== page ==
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CFOs can make the most of Brexit uncertainty

May 13, 2019

Since the UK’s Brexit referendum in June 2016, businesses have faced a lingering threat of disruption to the usual commercial trading flows. In this time of uncertainty, companies have relied on the CFO as a central leader of the organisation to guide the most appropriate path forward through Brexit.

By Paddy Stapleton

Traditionally, the CFO was the guardian of the financial health of an organisation. Over the past decade, technological efficiencies have advanced the automation and sophistication of compliance and reporting. In turn, the role of the CFO has evolved into an increasingly value-adding one of strategic focus.  The role now includes anything from achieving organisational objectives to support strategic and operational decision making. The CFO now shares strategic leadership responsibilities with the CEO and is at the centre of any significant project. This central role requires the person appointed as CFO to have the capability to balance short-term concerns with long-term considerations – a skill regularly called on since the Brexit vote but made especially difficult in uncertain circumstances. Some might say Brexit woe for the CFO.

The sector, complexity and size of the business, as well as supply chain operations are significant factors that influence how quickly the business, and the CFO, can implement an effective Brexit strategy.  

So what Brexit-strategies have moved businesses to Ireland? Let’s take a high-level examination of Brexit-related inflows to Ireland and potential future developments.

Financial services

The large visible Brexit moves to Dublin have been in financial services. Corporate service providers and professional service firms supporting the industry are building new operations in Dublin. Leading global banks have moved significant operations to the capital, while others already here are building functions in response to Brexit. Fintech companies previously regulated in the UK have acquired e-money licences from the Central Bank of Ireland, and more are likely to follow regardless of the Brexit outcome.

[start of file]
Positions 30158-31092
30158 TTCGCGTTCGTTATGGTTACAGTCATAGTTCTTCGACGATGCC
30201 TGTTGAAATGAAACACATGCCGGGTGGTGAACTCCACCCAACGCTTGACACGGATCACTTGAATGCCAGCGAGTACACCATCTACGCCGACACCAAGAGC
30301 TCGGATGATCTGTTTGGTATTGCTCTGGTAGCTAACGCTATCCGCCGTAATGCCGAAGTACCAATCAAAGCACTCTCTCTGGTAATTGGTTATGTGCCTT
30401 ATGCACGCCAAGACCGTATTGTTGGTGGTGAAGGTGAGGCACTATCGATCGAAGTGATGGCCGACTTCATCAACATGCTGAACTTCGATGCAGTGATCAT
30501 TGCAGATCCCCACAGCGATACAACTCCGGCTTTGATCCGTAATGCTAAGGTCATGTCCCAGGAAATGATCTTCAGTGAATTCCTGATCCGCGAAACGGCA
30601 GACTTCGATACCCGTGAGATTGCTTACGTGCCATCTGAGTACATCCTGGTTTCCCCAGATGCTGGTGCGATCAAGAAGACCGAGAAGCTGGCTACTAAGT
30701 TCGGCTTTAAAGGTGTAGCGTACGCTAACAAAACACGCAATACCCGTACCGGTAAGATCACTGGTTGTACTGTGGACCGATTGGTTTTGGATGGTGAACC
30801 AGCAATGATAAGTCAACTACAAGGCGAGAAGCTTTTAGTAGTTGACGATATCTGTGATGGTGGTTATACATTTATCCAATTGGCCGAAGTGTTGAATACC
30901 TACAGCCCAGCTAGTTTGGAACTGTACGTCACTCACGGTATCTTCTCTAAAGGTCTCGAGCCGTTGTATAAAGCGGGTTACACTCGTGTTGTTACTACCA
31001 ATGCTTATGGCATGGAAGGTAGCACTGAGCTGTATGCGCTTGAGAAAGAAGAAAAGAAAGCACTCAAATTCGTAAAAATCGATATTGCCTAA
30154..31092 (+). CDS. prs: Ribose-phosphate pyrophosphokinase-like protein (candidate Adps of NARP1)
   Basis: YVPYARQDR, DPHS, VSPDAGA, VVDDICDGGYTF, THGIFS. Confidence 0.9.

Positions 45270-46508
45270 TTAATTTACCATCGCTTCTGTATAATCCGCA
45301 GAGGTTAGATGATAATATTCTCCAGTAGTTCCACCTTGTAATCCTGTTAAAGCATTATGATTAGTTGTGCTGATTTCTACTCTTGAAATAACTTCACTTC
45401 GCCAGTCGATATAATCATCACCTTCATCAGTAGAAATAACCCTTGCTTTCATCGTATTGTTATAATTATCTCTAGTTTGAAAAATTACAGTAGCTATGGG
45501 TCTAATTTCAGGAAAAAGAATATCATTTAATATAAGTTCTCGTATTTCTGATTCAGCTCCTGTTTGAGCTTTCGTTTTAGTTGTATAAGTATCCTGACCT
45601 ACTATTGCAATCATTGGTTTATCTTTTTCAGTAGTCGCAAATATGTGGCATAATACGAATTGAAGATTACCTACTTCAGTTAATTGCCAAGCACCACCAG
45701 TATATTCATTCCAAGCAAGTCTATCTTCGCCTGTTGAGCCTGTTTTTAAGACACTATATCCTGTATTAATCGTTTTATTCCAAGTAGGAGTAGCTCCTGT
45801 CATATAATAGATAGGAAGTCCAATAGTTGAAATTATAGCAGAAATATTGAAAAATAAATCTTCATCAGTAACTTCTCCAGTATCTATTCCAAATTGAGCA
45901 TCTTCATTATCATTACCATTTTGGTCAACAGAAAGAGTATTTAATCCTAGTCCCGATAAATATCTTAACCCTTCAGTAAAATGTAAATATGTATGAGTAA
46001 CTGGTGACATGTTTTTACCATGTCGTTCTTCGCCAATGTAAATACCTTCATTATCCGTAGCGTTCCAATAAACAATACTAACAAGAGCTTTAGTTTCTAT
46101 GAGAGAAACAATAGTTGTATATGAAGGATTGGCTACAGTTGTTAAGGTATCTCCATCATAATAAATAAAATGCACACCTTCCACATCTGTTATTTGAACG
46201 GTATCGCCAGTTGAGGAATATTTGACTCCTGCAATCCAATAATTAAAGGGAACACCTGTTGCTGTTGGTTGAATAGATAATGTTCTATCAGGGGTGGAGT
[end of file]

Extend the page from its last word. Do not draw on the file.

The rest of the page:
The need for certainty in being able to service EU business broadly determines the path of financial services. The decision for the CFO and other leaders in these businesses became a question of ‘where’ rather than ‘whether’. 

Preparation for other sectors

The common driver for other industry sectors is securing existing market share and holding a structure that minimises disruption and costs. Preparations involve legal entity planning, changing or developing new supply chains, stock management and recruitment or relocation of existing resources. For many UK businesses, it is a strategic decision to absorb costs and the additional compliance and reporting involved to ensure the existing business is secure in the event of a no-deal Brexit scenario. Others have made preliminary preparations, such as establishing legal entities that can be quickly resourced to house EU business post-Brexit. 

Foreign direct investment

The UK has traditionally been the EU’s number one destination for inbound foreign direct investment (FDI). Brexit is changing this. Research published by the UK Trade Policy Observatory in October 2018 showed that FDI inflows have reduced by 19% since the 2016 vote. While it’s too early to judge the quantum of impact on FDI inflow to Ireland, three factors – Ireland’s common law system, its position as being the only English-speaking EU country following Brexit, and its efficient corporate tax regime – places Ireland as the natural destination for a significant proportion of new investments.

In my view, regardless of a hard- or soft-Brexit, it is likely that more CFOs making FDI decisions will look to Ireland and other competitor jurisdictions than they did before. It is difficult to plan for an unknown outcome. Taking on investment decisions in such circumstances requires leadership, especially so for CFOs operating in SME businesses managing in tighter conditions. However, as in any change environment, the cost of doing nothing is unaffordable.

Paddy  Stapleton is a Tax Director in RSM Ireland.